What to do, this Month

  • Keep an eye out for frost that can put an end to lingering warm weather plants. Check the weather forecast daily and have frost cloth at the ready.
  • Refresh the mulch all around the garden, to protect the soil from becoming compacted in the harsh winter weather. This helps to lock in nutrients to feed the microbial communities in the soil.
  • Weeds grow quickly in the autumn. Stay on top of them by weeding often and don’t let them set seed.
  • Don’t forget to think of Mum this month, with gifts from the garden. How about a beautiful plant pot filled with seed packets, bulbs, new gloves, a nice trowel or some chocolate?

Vegie Tasks

  • Last chance to sow beetroot, broccoli, cabbage, cauliflower, fennel, silverbeet, swede and turnips before the soil gets too cold.
  • Sow onion seeds now, to plant out into the garden on the shortest day.
  • You can start to plant out garlic this month. Choose only the biggest outer cloves to plant out.
  • It's a great time to sow broad beans. Sow them straight into the garden where you want them to grow..
  • Grow a cover crop in any empty spots, to return nutrients to the soil when you dig it in as a green manure.

Fruit Tree Care

  • Gather up fallen fruit and dispose of it in green waste, to reduce the risk of pest and disease problems next season.
  • Citrus trees are hungry, hungry plants. Use a good citrus fertiliser to ensure there are plenty of nutrients to support your growing harvest.
  • Plant trees now, to give the roots a chance to establish before the tree goes dormant for the winter. Pop some Yates Dynamic Lifter Organic Plant Food in the bottom of the planting hole, to give the tree a gentle boost. 

Flowers Everywhere

  • Get a head start on next seasons flower garden now, by sowing seeds. There are plenty to choose from, to suit all garden styles. Try the tall spires of lupins or hollyhock, natural, informal cottage garden mix, or aromatic sweet peas.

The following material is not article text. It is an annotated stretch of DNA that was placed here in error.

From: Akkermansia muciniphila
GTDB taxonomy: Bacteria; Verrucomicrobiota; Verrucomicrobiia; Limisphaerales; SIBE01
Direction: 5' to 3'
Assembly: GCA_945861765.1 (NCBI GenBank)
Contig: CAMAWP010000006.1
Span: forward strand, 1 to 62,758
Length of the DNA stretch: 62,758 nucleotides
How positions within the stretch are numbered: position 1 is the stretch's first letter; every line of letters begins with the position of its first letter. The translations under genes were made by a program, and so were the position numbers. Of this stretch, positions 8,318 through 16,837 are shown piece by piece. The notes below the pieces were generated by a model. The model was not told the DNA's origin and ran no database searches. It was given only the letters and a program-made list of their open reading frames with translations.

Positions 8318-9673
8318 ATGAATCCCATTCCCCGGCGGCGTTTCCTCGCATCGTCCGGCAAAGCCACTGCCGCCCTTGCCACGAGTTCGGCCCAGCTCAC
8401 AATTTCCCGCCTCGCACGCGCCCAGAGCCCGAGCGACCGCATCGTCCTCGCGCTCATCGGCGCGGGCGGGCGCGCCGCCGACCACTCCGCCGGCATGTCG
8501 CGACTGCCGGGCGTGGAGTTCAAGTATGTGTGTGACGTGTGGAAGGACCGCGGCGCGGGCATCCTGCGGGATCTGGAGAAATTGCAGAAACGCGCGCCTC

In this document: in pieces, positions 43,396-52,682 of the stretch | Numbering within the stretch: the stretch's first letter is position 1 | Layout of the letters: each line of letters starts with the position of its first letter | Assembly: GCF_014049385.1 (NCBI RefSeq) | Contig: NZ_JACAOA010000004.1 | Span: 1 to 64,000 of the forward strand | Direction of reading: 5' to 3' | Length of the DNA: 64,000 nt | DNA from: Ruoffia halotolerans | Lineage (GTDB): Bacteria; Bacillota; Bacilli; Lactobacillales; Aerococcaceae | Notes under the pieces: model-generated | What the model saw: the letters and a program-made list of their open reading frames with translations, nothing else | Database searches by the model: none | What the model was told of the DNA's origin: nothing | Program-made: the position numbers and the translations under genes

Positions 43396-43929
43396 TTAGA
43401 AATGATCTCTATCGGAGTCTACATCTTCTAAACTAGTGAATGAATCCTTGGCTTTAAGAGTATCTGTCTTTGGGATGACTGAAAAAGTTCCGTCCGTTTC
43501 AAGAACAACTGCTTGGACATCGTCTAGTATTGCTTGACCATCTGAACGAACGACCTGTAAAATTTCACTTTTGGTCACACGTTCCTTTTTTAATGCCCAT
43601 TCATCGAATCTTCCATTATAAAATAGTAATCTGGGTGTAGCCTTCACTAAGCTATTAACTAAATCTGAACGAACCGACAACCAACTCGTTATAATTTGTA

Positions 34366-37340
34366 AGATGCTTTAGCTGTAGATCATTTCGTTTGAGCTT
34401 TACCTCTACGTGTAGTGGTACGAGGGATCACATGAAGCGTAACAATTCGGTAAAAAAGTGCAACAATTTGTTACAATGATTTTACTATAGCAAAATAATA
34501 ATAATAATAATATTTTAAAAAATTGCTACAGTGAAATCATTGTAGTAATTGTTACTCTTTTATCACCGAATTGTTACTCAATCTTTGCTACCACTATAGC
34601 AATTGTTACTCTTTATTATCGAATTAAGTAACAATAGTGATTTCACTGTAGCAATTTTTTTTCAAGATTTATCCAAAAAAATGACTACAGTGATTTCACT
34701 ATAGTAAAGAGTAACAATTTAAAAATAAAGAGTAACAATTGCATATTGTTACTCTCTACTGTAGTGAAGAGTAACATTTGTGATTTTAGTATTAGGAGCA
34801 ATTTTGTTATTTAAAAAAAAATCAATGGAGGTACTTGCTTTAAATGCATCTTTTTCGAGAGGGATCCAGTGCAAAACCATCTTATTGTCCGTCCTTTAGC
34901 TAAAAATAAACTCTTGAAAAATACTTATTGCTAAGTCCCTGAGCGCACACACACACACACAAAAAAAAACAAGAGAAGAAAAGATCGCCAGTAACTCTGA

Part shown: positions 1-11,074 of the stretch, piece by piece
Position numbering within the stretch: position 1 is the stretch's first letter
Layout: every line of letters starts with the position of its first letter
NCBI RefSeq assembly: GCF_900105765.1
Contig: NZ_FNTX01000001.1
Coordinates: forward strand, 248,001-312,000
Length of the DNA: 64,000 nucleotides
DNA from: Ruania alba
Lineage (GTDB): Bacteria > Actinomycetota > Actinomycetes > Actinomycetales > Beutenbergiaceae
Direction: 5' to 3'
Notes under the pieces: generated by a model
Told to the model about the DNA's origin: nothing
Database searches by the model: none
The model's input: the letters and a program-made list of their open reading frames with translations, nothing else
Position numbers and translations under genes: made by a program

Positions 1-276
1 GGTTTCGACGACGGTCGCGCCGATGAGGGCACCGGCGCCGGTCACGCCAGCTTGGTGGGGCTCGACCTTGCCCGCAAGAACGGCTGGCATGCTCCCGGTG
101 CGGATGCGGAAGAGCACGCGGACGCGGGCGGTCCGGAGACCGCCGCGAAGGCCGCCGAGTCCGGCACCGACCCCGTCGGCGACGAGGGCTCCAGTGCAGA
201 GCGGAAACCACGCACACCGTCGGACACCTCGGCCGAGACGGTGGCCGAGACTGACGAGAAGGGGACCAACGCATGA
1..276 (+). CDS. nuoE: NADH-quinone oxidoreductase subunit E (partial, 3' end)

• If you're in a cooler area, have a look at Yates Delphinium 'Pacific Giant' for some rich cool blues and lavenders; or Yates Delphinium 'Galahad' for a pure snowy white scheme.
  • Chase away winter gloom by planting out pansies, polyanthus and primula to fill your garden with bright, cheerful colour.
  • Cut back autumn flowering perennials once they finish blooming, to give them a tidy up and promote healthy new growth in the spring.
  • If you're looking for inspiration, try aquilegia. They're perennial, pollinators love them, and they'll give you gorgeous flowers in spring; what's not to like? We have Yates Aquilegia Mixed Columbine in a bright and pretty spring palette, or you can try Yates Aquilegia Winky Double Red-White to make a big carmine red statement! They're both great choices for bringing spring inside, in a vase.
  • Sticking with perennials: if you like echinacea, it's the ideal time to sow it. It's one of the easiest ways to attract bees into your garden that we know of.

Love Your Lawn

  • Don’t let fallen leaves smother the lawn and harm the grass. Rake up the leaves, but don’t get rid of them, you can retain the nutrients in your garden by using them them to make leaf mould, for a great soil conditioner.
  • If it's been raining consistently, drop your mower height down one notch. You don't ever want to scalp the lawn, but keeping it lower during the wettest parts of winter helps to discourage lawn diseases. Then you can adjust the cut higher in spring, and then up even higher in the hottest part of summer to keep the roots cool.
  • Deal with problem weeds and reward the lawn for surviving another season, by giving it some autumn love with Yates Weed'n'Feed. It'll be nice to see a happier, healthier lawn.
  • While the soil is still warm and soft with autumnal rain, make repairs to fix bald spots and level out the lawn.
  • If you need to oversow to fill in gaps, try a Yates Seed'n'Feed Patch Pack, or Yates Lawn Seed Any Time for a larger area. Both options will still germinate in cold soil, down to 3°C, so they give you an extra window of opportunity before the cold weather sets in.


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